- The U.S. economy has entered the third stage of the coronavirus pandemic called the "healing phase," according to economist Michelle Meyer.
- The first and second phases occurred when businesses shut down and then started to reopen.
The economy faces a bumpy ride as it tries to heal from the shock of the coronavirus recession, according to Michelle Meyer, head of U.S. economics at Bank of America.
In a CNBC interview, Meyer said the U.S. economy has entered the third stage of the coronavirus pandemic called the "healing phase," after the lockdown and transition phases when businesses shut down and then started to reopen.
"This is the part of the cycle where things are going to be a little bit harder, it's going to be a bumpy ride ahead," Meyer said.
She spoke before the Commerce Department reported on Thursday that the U.S. economy saw a historic quarterly plunge in activity, a 32.9% swoon in gross domestic product from April through June.
The U.S. officially entered a recession in February as unemployment surged and production halted due to lockdowns to stop the spread of the virus. As businesses started to reopen in May and June, key metrics such as job growth and retail sales have bounced back.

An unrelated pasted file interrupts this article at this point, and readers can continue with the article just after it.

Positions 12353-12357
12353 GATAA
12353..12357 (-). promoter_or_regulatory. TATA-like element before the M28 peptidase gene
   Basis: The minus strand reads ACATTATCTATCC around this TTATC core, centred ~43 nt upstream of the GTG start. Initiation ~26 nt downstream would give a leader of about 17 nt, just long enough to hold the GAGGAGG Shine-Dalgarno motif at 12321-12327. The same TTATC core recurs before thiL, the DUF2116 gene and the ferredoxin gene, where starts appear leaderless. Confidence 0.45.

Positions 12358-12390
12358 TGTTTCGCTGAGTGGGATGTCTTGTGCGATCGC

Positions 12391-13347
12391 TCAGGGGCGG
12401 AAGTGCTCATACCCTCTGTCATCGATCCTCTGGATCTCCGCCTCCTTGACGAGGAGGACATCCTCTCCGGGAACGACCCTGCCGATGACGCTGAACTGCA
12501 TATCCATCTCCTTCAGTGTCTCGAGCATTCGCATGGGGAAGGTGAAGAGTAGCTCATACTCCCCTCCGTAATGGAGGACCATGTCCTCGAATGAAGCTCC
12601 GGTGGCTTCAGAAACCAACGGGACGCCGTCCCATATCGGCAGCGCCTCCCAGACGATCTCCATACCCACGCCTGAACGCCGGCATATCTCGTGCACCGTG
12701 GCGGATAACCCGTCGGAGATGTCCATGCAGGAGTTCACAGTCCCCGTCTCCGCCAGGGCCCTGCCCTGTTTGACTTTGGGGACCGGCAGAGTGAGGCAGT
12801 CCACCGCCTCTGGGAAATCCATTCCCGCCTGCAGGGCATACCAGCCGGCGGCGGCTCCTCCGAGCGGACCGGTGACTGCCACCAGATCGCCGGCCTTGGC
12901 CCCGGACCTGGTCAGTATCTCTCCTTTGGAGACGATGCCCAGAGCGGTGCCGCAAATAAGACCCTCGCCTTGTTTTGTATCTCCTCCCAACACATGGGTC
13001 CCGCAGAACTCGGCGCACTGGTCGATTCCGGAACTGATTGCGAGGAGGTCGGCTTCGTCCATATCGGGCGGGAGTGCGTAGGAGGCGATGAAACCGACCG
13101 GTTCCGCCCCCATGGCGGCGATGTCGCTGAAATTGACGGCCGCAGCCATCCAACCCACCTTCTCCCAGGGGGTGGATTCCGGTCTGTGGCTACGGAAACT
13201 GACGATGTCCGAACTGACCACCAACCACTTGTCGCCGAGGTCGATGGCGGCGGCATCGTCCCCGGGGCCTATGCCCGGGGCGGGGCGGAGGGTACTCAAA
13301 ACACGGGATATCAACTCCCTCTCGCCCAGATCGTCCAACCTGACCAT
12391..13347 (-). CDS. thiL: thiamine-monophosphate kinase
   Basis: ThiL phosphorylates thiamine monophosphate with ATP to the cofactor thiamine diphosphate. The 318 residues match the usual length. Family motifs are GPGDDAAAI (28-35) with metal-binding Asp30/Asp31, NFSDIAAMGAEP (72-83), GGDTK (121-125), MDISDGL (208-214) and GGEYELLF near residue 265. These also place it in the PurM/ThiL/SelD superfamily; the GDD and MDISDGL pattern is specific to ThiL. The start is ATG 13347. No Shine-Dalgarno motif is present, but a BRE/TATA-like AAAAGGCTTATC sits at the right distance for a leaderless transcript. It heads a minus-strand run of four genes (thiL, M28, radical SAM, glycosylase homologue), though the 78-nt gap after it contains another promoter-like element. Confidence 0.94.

Meyer said the June jobs report, which showed a record increase of 4.8 million nonfarm payrolls, will be the "high-water mark" in terms of monthly payroll growth. Some economists expect job growth will slow as the number of coronavirus cases continues to rise and business uncertainty remains high.
"We do anticipate we will see further job creation in the months ahead, it just won't be quite as strong as we had seen in June," she said.
U.S. economic growth going forward will depend on factors such as whether the virus is contained and the degree of fiscal and monetary stimulus, Meyer said. Congress and the Fed have already injected trillions of dollars into the economy to try to blunt the impact of the pandemic, and more stimulus is likely on the way from Washington.
"I do think it's fair to make the case that monetary and fiscal policy has helped to drive higher the stock market just like monetary and fiscal policy is being used to support the real economy," she added.
For now, Meyer said disinflation is a bigger concern than inflation due to weak demand from businesses and consumers.
"I think if we actually get inflation on the upside that would be a good problem because it would show that we're seeing a drop in the unemployment rate and wages are picking up and people have more purchasing power," she said.
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